is renuercu wiiun one is sorely auncteu
with disease, more particularly those com
plaints and weakness so common to our
female population. Every woman should
know thatLlectric Bitters are woman s true
friend, and will positively restore her to
honlth. even when all other remedies fail.
A single trial always proves our assertion.
They are pleasant to the taste, ana only cost
uity cents a Dottie,soia ny uarciay uros.izj
ARKANSAS AKD TEXAS.
Along the line of the St. Louis, Iron
Mountain and Southern Railway, Texas and
Pacific Railway and International and
Oreat Northern Railroad, are thousands of
seres of the choicest farming and grazibg
lands in the world, ranging in price frdra
2.00 to 300 and $4.00 per acre, in a
healthy country, with climate unsurpassed
for salubrity and comfort. Send your ad
dress to the undersigned for a copy of sta
tistics of crops raised in Arkansas and Texas,
in 1882, and makeup your mind to go and
see for yourself when you learn that the crop
for 1883 is 50 per cent larger than that of
1882. To those purchasing land owned by
the Company, and paying one-fourth, one
half, or all cash, a proportionate rebate is
allowed for money paid for tickets or freight
over tho Companies lines.
II. C. Towwsend Qen'l Pass. Agt.'
8t. Louis, Ho.'
617 St Charles Street, ST. LOUIS, MO.
A regular Qrnilust of two nieilieal
eollvKes, Uixi neeu luetrer ni,'K'l In tile treat
ment nt Chronic, Nervous, t-kui iinl
lJlonil llw.isi Hum any oilier nhyali'luu In
BuIjjuIs, as city pumts kuw ami all oll ri.
dents know. Cciise'tall'm .. t oilli eor by mall,
free ami Invited. A Irlenilly tuik or bis opinion
tnl notliliiK. When It Is fnemix eiil.-n t to t-lt
the elly .r treatment, ineilli'liies cun lie sent
. by ninll or express everywhere. 1'iirniilu rn-et
guaranteed ; where de'ubt exists 11 b frankly
(luted. Call or Write.
Nervous Prostration, Debility, Mental an!
Physical Weakness, Mercurial and other
affections of Throat, Skia and l;onos, Blood
Impurities and Blood Poisoning, Skin Alfec
tions, Old Sores ard UlMjra, Impedimenta to
Marriaga, Eheumatifm, P.les. Special
attention to cwm from ovr.r-wnrlr?iI brain.
SURGICAL CASES rcceh a special attention.
Diseases arising from Ia.pr idcncos, Tucv-re
Indulgences or Exposures.
It la self-ol lent that a l.y-li-ia:i paying
particular atliiiil.'n t acl:i- niea-en ailalii;
ureal skill. H.el ,l.vielaii. in ivifiilar prirti'
all over the country knnwtie llii . I're.iu
recoil, mend eaes lo tile ohlc! LiUi'eJll A 1 1 1 -where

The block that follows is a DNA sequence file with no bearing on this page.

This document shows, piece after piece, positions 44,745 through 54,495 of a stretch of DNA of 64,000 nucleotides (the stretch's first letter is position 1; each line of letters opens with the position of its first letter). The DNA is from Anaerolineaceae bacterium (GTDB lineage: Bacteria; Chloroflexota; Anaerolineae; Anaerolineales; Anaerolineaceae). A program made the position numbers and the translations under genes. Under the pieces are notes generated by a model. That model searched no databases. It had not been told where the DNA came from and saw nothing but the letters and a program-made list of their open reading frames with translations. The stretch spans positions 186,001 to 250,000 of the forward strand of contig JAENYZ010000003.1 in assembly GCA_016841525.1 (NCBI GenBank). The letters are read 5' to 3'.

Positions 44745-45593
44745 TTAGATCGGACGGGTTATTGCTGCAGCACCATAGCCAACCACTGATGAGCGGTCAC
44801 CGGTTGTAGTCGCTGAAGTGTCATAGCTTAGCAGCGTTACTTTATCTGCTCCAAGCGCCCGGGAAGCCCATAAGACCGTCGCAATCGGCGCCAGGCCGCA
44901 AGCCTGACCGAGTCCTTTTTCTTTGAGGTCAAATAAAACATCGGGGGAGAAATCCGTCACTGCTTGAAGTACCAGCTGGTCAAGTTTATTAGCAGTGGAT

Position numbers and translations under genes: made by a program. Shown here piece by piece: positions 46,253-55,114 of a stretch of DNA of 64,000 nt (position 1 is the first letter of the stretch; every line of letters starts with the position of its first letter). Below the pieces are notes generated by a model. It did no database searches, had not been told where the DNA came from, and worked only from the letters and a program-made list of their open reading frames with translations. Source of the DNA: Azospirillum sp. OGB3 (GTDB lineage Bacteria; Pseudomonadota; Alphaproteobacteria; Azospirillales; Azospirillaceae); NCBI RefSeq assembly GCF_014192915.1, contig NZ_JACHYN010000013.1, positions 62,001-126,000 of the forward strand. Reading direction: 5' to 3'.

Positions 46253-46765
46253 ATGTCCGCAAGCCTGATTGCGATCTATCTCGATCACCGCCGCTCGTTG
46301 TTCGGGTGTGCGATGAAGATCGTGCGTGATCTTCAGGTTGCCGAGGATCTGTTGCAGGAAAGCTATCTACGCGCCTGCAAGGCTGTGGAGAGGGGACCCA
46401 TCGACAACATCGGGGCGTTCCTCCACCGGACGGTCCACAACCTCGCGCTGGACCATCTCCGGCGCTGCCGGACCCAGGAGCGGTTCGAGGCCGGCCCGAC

every known u i liai.ee l-'re'.n
snd the provml poiel r-luetli.
Krt and cotiulrlea am used. A u le.'i i
used foroiliee pun-es mel all are tn
kill In a re'i'liul manner; aid k
what to do. noexiMTiioents are umde.
count of the urea! iiiiuiIh t n,.l.ir
charges are kept low ... often Nckt t
deimndcd hy other 1 1 51m .-ei iire Hi
and Ket a SN.H.Iy a'el pet feet 1 1 1 - cure. I
the Important nutter. I ..lo; hit I, 4 p
scut to any idUi ina free.
PLATES, i I'l
T.lfvant cloth ar.l
ccnti In postage or
derful pen picture.,
ollowlnv eutdecls ,
pilt MndliiK. Heal-il f'rM
currency, uvi rmty won
t -.. 1.1 lire firticlcson tlm
Vi ho mav man y, who not;
Mi.an'v. ' Who marry HrH.
... l liv-ic ul duay. Who
t hie ai.d ha plmt may ii
married or oitniplatlii
It. it 011 l lit to l.e read
t. 1 1 v..,.! 11 1 . 1 -1 lock and
whvV I'roper a'c t
vhould marry. H"
martylnit should r
tiv all adult pcisnu'
key. l'opular edit h.
cover and t'A j.asc
11. same a- alrf,e, hut paiw-r
"it L'Sli u by in ail. le. money
V Cfl 'M tVLI OUT OF ORDER.
30 UNION SQUARE NEW YORK.
TOR SALE BY
H. Steagala & Co., Cairo, 111.
IN THE WORLD.
A powerful preparation
so concentrated 111 at a lew
drop applied to the sur
face will penetrate to the
verr bone. and alinot In
BTANTLH KkUkVK I' AIM.
SA3 HSICUAiicr CC2EH
Stiff Joints, ,
Sore Throat, Pains
in Limbs. Stom
ach or Bowels,
Or In nv part ot Svtem .
Will NOT Mill. CMiTIIINrt
not discolot the skin It
tin men In coiiMant una
by PlivMctanaanri othera
I01 2h vtar I'riteWc
I'ltpaitd only py
MER4EU. Sr louis. Mo.
TOR BAl.lt e
AH tBtiOOlSTS AND
Z F.Al.ERfl IN
PALT nilEI M, KfZKMA, f (Hdi ri.A, PfAU)
Head. Erynlpelus, Tetter, lllvex, Imii.IiiiII, llnrlicr'a
Itch, I'lmplea, Wilms, Carhunclea, 1 lain I'olwiulna
and I'olaoiied Wound, Itliifwonn, Sunburn, and
all dlaeajp of the fkiu.
For l'llea. Wounds, Cuts, fleers or Korea, no
renic.lv Is so prompt In soothing and hcalluu; as
l'aplilim bkln Cure. It does nut smart or burn.
DirtctUim In ten languaga accwnimny every built.
NASAL CATAIIRII, ACl'Tn or CI I HON If COLD
Iu tliu Head, Uose Cold, Droncliiiil ( ntarih uud
II A V PEVEIt.
Cleanses the nostrils, pormlls ti.durnl hrcnthlng,
and prevents Inciuslailons. sniiillm mid ncczliiit.
UlaasievlticcurelorCold In tne Head-Hhlcb
I caused hy suiMeii cliiiiies in the ulinosphcre.
DirtctiuM i t' . iiuufjisnmntjHivy ary buttle,
PAPILLCN MFO. CO., CH1CACO.
roit PALE LY ALt ri-.CGOJETS.
For Sale bv
PAUL G. SCHUH,